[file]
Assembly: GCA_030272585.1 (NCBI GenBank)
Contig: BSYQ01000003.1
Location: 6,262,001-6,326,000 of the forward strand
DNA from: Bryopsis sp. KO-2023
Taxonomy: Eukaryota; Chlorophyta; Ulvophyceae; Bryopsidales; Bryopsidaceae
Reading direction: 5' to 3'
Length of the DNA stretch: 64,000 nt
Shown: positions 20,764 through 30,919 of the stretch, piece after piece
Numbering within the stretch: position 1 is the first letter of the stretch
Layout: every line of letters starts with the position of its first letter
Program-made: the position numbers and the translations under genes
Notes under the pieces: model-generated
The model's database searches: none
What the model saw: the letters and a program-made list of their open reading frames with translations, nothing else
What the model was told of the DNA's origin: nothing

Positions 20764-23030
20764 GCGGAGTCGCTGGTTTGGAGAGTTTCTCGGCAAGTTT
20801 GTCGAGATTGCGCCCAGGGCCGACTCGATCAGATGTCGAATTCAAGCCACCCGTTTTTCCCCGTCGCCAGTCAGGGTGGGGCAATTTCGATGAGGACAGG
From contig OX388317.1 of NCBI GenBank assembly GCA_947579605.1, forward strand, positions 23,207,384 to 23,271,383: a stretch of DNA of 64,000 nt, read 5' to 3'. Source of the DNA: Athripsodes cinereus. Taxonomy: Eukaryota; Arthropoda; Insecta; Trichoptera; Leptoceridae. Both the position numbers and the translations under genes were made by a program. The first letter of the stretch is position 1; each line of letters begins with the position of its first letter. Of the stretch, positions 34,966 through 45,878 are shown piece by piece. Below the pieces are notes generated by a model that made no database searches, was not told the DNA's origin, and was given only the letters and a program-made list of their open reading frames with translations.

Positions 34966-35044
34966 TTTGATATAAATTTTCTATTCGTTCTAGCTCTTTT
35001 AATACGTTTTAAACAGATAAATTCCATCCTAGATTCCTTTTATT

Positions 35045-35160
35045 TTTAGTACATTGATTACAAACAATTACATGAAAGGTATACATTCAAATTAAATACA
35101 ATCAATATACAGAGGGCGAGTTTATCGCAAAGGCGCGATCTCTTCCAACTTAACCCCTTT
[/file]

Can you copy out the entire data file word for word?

Assembly: GCA_030272585.1 (NCBI GenBank)
Contig: BSYQ01000003.1
Location: 6,262,001-6,326,000 of the forward strand
DNA from: Bryopsis sp. KO-2023
Taxonomy: Eukaryota; Chlorophyta; Ulvophyceae; Bryopsidales; Bryopsidaceae
Reading direction: 5' to 3'
Length of the DNA stretch: 64,000 nt
Shown: positions 20,764 through 30,919 of the stretch, piece after piece
Numbering within the stretch: position 1 is the first letter of the stretch
Layout: every line of letters starts with the position of its first letter
Program-made: the position numbers and the translations under genes
Notes under the pieces: model-generated
The model's database searches: none
What the model saw: the letters and a program-made list of their open reading frames with translations, nothing else
What the model was told of the DNA's origin: nothing

Positions 20764-23030
20764 GCGGAGTCGCTGGTTTGGAGAGTTTCTCGGCAAGTTT
20801 GTCGAGATTGCGCCCAGGGCCGACTCGATCAGATGTCGAATTCAAGCCACCCGTTTTTCCCCGTCGCCAGTCAGGGTGGGGCAATTTCGATGAGGACAGG
From contig OX388317.1 of NCBI GenBank assembly GCA_947579605.1, forward strand, positions 23,207,384 to 23,271,383: a stretch of DNA of 64,000 nt, read 5' to 3'. Source of the DNA: Athripsodes cinereus. Taxonomy: Eukaryota; Arthropoda; Insecta; Trichoptera; Leptoceridae. Both the position numbers and the translations under genes were made by a program. The first letter of the stretch is position 1; each line of letters begins with the position of its first letter. Of the stretch, positions 34,966 through 45,878 are shown piece by piece. Below the pieces are notes generated by a model that made no database searches, was not told the DNA's origin, and was given only the letters and a program-made list of their open reading frames with translations.

Positions 34966-35044
34966 TTTGATATAAATTTTCTATTCGTTCTAGCTCTTTT
35001 AATACGTTTTAAACAGATAAATTCCATCCTAGATTCCTTTTATT

Positions 35045-35160
35045 TTTAGTACATTGATTACAAACAATTACATGAAAGGTATACATTCAAATTAAATACA
35101 ATCAATATACAGAGGGCGAGTTTATCGCAAAGGCGCGATCTCTTCCAACTTAACCCCTTT